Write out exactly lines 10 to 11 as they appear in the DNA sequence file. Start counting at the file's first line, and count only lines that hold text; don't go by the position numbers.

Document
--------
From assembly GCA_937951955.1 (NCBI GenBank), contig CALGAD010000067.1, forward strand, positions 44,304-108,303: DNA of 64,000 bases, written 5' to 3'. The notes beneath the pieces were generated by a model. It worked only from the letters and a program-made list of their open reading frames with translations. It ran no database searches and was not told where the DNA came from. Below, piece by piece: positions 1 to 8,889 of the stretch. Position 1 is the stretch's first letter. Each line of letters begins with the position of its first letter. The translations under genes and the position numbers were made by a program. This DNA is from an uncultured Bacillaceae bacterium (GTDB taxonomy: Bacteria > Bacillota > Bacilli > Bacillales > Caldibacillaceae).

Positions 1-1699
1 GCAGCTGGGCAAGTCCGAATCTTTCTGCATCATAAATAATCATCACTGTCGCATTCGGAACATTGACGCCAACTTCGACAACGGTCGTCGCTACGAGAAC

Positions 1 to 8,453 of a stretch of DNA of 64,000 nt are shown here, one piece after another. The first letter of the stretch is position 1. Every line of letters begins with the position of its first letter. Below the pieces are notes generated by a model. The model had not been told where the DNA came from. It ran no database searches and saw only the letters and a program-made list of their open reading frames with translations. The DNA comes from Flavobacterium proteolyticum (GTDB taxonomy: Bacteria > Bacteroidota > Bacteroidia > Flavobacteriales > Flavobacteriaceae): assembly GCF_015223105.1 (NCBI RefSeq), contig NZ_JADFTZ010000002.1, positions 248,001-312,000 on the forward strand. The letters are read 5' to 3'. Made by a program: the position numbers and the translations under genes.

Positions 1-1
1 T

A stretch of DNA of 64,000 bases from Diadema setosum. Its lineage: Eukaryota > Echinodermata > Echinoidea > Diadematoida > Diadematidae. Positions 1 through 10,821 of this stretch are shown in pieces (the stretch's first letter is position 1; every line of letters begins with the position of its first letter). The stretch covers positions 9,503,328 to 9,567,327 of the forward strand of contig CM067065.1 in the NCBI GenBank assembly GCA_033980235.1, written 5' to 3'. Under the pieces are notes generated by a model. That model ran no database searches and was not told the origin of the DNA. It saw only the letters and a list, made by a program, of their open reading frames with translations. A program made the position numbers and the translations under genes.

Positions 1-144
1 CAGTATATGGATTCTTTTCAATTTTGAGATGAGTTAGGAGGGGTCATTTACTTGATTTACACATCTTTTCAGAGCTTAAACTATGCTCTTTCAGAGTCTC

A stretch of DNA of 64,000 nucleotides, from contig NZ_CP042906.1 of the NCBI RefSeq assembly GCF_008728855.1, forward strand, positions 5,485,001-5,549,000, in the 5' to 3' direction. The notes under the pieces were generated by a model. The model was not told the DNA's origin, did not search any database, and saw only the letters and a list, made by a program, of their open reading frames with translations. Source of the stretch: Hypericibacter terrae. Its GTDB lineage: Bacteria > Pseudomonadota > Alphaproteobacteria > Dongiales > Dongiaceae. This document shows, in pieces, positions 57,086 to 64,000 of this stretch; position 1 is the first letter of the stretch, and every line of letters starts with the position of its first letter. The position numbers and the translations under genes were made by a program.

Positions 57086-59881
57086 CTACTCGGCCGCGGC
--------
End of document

A stretch of DNA of 64,000 nucleotides, from contig NZ_CP042906.1 of the NCBI RefSeq assembly GCF_008728855.1, forward strand, positions 5,485,001-5,549,000, in the 5' to 3' direction. The notes under the pieces were generated by a model. The model was not told the DNA's origin, did not search any database, and saw only the letters and a list, made by a program, of their open reading frames with translations. Source of the stretch: Hypericibacter terrae. Its GTDB lineage: Bacteria > Pseudomonadota > Alphaproteobacteria > Dongiales > Dongiaceae. This document shows, in pieces, positions 57,086 to 64,000 of this stretch; position 1 is the first letter of the stretch, and every line of letters starts with the position of its first letter. The position numbers and the translations under genes were made by a program.

Positions 57086-59881